Law on Defamation

The law in California divides defamation into libel and slander. The litigant must meet five requirements. To begin with, the communication must be fake. Second, it must be a factual assertion made in the open rather than an opinion (Zaller, 2015). Thirdly, a reference to the plaintiff must have been made in the statement. Fourth, the defendant had to have made the statement public to a third party. Fifth, the statement must have harmed the plaintiff (Zaller, 2015). Verbal defamation is slander, while defamation in writing is libel. According to California Civil Code section 45, the libel must cause the claimant to receive unfavorable treatment from others, such as contempt, ridicule, obloquy, being shunned or avoided, or having a detrimental impact on their business. For defamation, the law does not require proof of damages. Some forms of communication do away with the need for the litigant to demonstrate damages. The law demands that the allegedly defamatory statement be obvious rather than calling for an explanation of the context to make the meaning more clear.

Additionally, for a statement to qualify as libel, it must be published. Depending on the perpetrator’s malice and actions, the California Civil Code prescribes various damages. In situations when there is a loss of reputation, embarrassment, humiliation, or emotional injury, general damages are awarded. Special damages are those the parties to the dispute assert and can be substantiated beyond a reasonable doubt. Exemplary damages are more than the general and special damages the court ordered to dissuade potential offenders (Zaller, 2015). These laws influenced the court’s decision.


As a result of the court’s ruling in the plaintiff’s favor, the defendant was forced to pay the designer $430,000 in damages. Love decided to appeal the ruling after learning of it. The court of appeals, however, upheld the lower court’s judgment. I agree with the court’s ruling, in my opinion, because Love’s tweets explicitly implied that the designer was a thief and a bad person, which would have had a detrimental effect on her business. Furthermore, since the statements were not supported by evidence, they cannot be considered hyperboles. The defendant allowed her rage to control her. This reminds many social media users that venting on these platforms about a trade that does not go as planned might result in costly legal liabilities.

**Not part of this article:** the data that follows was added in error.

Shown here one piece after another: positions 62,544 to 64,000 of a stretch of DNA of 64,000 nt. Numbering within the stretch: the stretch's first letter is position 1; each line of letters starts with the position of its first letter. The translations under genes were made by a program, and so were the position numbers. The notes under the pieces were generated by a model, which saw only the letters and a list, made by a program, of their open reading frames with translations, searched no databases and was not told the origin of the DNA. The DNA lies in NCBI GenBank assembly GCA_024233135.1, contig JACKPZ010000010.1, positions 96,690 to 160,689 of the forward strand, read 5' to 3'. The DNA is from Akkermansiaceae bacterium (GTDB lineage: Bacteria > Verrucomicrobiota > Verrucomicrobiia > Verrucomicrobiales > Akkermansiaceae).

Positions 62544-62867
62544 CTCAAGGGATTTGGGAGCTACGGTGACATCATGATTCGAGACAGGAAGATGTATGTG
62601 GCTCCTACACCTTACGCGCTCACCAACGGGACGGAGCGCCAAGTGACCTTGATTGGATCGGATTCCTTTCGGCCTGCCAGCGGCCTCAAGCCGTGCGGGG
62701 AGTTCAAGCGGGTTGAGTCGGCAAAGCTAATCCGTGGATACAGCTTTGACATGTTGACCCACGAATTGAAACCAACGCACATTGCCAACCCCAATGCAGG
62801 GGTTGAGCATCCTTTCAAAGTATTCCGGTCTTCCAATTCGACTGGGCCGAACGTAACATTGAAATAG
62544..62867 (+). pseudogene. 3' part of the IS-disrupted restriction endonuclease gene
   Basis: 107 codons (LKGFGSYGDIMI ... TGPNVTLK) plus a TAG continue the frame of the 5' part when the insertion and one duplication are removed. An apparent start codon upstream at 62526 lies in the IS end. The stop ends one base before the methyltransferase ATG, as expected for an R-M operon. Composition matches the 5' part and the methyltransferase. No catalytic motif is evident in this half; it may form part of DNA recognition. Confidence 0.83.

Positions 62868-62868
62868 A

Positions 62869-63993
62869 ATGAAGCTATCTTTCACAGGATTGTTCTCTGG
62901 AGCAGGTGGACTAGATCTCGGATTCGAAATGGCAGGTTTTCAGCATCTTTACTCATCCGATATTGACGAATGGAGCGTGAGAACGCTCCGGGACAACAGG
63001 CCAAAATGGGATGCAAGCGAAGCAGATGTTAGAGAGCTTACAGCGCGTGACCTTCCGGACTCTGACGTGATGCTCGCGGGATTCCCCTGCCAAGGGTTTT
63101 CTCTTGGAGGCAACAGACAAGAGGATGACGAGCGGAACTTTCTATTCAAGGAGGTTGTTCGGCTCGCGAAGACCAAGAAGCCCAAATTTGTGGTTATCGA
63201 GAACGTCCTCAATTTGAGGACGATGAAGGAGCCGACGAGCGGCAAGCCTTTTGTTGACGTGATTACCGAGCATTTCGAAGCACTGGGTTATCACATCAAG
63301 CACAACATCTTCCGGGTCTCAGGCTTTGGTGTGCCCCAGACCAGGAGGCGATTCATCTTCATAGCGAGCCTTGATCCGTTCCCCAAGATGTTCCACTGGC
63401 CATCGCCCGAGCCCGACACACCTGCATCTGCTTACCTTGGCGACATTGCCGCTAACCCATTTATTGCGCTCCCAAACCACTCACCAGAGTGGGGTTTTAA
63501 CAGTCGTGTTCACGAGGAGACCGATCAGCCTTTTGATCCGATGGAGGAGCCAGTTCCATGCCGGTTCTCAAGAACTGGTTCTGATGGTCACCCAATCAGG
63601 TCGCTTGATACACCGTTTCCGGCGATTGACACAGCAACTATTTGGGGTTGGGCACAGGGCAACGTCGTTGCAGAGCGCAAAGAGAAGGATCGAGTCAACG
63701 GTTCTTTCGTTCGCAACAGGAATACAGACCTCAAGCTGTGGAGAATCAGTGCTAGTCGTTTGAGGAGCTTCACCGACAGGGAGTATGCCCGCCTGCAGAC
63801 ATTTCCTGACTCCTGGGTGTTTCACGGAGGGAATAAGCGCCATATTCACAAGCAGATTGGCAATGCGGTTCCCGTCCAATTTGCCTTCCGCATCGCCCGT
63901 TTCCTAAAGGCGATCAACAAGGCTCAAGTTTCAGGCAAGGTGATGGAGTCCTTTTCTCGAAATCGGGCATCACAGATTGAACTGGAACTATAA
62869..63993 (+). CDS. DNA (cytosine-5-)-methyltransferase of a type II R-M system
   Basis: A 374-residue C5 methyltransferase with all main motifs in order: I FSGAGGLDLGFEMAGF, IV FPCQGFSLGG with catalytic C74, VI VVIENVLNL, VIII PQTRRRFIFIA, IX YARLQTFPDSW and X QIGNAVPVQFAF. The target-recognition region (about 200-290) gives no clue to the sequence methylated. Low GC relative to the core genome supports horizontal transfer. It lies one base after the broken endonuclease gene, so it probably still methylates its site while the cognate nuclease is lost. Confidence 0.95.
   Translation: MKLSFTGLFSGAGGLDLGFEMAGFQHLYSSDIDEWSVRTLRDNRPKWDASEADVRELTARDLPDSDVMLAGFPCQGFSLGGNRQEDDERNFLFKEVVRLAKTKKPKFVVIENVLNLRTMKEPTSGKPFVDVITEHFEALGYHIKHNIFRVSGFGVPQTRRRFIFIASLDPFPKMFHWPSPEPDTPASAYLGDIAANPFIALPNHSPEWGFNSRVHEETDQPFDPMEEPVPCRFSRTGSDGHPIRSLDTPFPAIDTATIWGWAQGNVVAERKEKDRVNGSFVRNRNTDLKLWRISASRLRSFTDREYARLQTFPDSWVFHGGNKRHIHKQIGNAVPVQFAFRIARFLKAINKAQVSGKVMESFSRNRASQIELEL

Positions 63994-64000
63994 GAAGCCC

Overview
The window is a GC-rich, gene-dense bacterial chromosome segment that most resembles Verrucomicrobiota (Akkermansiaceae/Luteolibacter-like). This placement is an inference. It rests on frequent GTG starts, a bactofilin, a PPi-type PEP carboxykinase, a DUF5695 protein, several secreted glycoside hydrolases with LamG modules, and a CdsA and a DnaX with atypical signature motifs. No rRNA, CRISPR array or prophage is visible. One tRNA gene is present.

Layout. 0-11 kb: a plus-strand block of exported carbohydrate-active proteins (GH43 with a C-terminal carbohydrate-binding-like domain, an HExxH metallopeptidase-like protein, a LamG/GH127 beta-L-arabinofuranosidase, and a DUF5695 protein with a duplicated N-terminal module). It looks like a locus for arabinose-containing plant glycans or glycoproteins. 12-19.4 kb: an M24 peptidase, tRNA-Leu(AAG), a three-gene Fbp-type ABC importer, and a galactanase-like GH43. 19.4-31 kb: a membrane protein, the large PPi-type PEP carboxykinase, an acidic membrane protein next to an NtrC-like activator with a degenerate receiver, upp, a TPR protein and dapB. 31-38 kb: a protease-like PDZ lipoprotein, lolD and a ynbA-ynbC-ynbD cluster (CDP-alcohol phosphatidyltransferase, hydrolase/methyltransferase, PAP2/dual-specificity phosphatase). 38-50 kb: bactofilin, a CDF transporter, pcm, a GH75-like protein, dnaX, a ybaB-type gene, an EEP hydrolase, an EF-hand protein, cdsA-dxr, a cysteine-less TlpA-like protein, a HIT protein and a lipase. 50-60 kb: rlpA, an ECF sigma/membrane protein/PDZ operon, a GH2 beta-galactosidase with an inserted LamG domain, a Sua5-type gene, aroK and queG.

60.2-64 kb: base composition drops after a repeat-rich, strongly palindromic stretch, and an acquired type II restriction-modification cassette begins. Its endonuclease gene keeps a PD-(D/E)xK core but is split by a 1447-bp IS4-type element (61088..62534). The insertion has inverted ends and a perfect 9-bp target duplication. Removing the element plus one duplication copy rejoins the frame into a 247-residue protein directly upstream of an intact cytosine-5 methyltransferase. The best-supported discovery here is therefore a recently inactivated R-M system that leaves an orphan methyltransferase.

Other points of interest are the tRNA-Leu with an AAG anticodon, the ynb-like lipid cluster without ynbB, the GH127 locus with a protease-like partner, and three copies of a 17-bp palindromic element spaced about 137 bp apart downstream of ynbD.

Ashton v. Kentucky, 384 U.S. 195 (1966). California Code, Civil Code – CIV § 45

Chapter 5: Management and Social Well-being: Meaningful Work, relationship & Peace.

Jacob, H. (2018, May). Inside ‘iPhone City’ is the massive Chinese factory producing half of the world’s iPhones. Business Insider. Retrieved from

Lidsky, L. B., & Friedel, D. C. (2011). Chapter Fifteen: Legal Pitfall of social media usage. In H.S. Aldeen & J.A. Hendricks (Eds.), Social media: Usage and impact (237-254). New York, NY: Lexington Books. pp. 237-254.

Lidsky, L.B., & Jones, R.A. (2016). Of reasonable readers and unreasonable Speakers: Libel law in a networked world. Retrieved from

Phillips, R. (2010). Constitutional protection for non-media defendants: Should there be a distinction between you and Larry King? Campbell Law Review, 173 (1), 173-191.

Zaller, A. (2015). Five essential aspects of understanding defamation claims. California Employment Law Report. Retrieved from


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Pick a court case that involves social media and research it. Then answer the following questions:

Social Media And The Courts

Social Media And The Courts

What was the case about? Write a brief overview of the court case.
Which laws were considered broken? Describe which legal issues were brought into question.
Do you think the case violated any laws? Please explain why or why you did not agree with the court ruling.